by Brian Hioe

Photo Credit: PXHere/CC

REUTERS BROKE a story late last week that no less than five Taiwanese media groups were being paid by the Chinese government for positive press. The example primarily cited in the Reuters report was efforts by Taiwanese news outlets to promote economic incentives provided by the Chinese government to lure Taiwanese entrepreneurs to China. Reportedly, 30,000 yuan, or around 133,600 NT, was paid for two feature-length articles.

Indeed, concerns about Chinese influence over Taiwanese media outlets have been longstanding. A report published in the Financial Times in July stated that Want Want Group-owned television networks, and newspapers, such as the China Times and CtiTV, were taking direct orders from China’s Taiwan Affairs Office (TAO). According to the report, the TAO calls the China Times daily and has a say in both the angle that news stories take and whether certain stories are front-page stories. The TAO does not interfere in all stories but primarily does so with regards to stories related to cross-strait relations.

The Reuters report in question

The Reuters report did not name the five news outlets alleged to be paid by China for positive press. It is questioned whether it did not do so for fear of litigation. The Want Want Group is not only suing Kathrin Hille, the journalist that broke the story regarding Want Want media outlets seeking Chinese approval for stories before running them, but also media outlets that cite the report—with the state-run Central News Agency being its apparent main target.

However, it may not be hard to determine who the five media outlets paid for Chinese media coverage are, given the starkly pro-China coverage in many of Taiwan’s major pan-Blue outlets.

Indeed, the Apple Daily reported in May that the Want Want Group was also receiving money from the Chinese government, to the tune of 477 million Chinese yuan—just over 2 billion NTD—received from the Chinese government between 2017 and 2018. The Want Want Group subsequently sued the Apple Daily afterward.

It is also probable that China runs a number of smaller “new media” websites in order to spread disinformation and propagandize, with the Fire News website run by a group of New Party youth spokespersons accused of seeking to organize a Chinese spy ring in Taiwan in July 2018 being the most prominent example that has come to light, but there likely being others. It previously emerged last month that 23 Taiwanese media outlets were directly copying and pasting text originating from the Taiwan Affairs Office without even bothering to convert simplified text to traditional text, as also reported on by the Apple Daily.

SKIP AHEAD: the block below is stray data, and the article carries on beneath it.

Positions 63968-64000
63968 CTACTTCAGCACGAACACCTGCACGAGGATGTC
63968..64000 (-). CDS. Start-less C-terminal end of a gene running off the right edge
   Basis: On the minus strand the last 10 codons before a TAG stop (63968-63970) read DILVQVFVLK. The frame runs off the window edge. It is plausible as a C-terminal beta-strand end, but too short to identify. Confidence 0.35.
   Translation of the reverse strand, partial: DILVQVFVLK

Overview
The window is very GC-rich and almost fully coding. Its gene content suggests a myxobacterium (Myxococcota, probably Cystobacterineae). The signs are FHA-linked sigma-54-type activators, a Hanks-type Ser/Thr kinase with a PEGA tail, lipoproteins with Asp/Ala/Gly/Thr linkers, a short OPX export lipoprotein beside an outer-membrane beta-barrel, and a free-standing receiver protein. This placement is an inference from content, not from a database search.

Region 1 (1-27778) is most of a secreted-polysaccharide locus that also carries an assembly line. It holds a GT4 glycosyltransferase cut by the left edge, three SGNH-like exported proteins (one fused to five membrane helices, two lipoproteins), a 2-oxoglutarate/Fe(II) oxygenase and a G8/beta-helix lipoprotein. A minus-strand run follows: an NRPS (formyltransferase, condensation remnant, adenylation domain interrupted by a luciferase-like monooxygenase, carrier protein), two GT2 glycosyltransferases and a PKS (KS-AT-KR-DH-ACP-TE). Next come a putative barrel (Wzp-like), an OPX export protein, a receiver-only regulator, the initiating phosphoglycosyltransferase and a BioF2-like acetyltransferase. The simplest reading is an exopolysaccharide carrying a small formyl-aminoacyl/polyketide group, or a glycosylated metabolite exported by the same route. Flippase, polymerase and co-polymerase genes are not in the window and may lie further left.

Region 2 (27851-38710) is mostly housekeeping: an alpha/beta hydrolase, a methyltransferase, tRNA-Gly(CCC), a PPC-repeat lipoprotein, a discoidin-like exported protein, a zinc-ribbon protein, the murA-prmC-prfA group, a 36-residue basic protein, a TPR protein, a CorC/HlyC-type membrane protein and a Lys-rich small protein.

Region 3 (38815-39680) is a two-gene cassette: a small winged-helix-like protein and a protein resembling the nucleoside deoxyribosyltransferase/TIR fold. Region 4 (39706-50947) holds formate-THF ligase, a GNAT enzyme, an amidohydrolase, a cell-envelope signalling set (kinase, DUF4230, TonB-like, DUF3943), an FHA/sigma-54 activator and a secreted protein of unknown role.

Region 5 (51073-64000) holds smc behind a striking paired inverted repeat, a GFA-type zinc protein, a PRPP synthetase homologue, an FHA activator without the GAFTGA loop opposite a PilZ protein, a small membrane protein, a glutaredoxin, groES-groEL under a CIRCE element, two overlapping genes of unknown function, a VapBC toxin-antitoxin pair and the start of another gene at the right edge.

But both these news outlets and Fire News were rather obscure ones. It is highly likely that the Taiwanese government is reluctant to go after larger media outlets accused of accepting money from the Chinese government out of fear of being accused of infringing on press freedoms in Taiwan and to avoid accusations of politically persecuting the pan-Blue camp.

Photo credit: 竹筍弟弟/WikiCommons/CC

Indeed, it is highly likely that the Taiwanese government was aware of which outlets were accepting money from the Chinese government, but felt constrained in taking action on the matter. For example, in May, the Deputy Director of the National Security Bureau, Chen Wen-fan, stated that he had heard of Taiwanese media outlets seeking approval from China before publishing articles. Chen stated this after being questioned by DPP legislator Luo Chih-cheng during a meeting of the Foreign and National Defense Committee.

As such, it may not be coincidence that it took international media reporting on the issue for there to be any impetus on the part of the Taiwanese government to address the issue. International media reporting, after all, may be viewed as less having a stake in Taiwan, in not taking partisan stances on the matter. Some have suggested in the past that the deep political polarization of Taiwanese media outlets is another factor as to why, for example, whistleblowers did not come forward earlier regarding allegations of Taiwanese media outlets accepting Chinese money or seeking Chinese approval to run stories. At the same time, this has not prevented the Want Want Group from denying reports by the Apple Daily and Financial Times as “fake news” and seeking to silence them accordingly through lawsuits.

The dilemmas of Taiwan’s press environment will continue, then, with it proving ironic that free speech is used as a defense to justify the dissemination of political propaganda.

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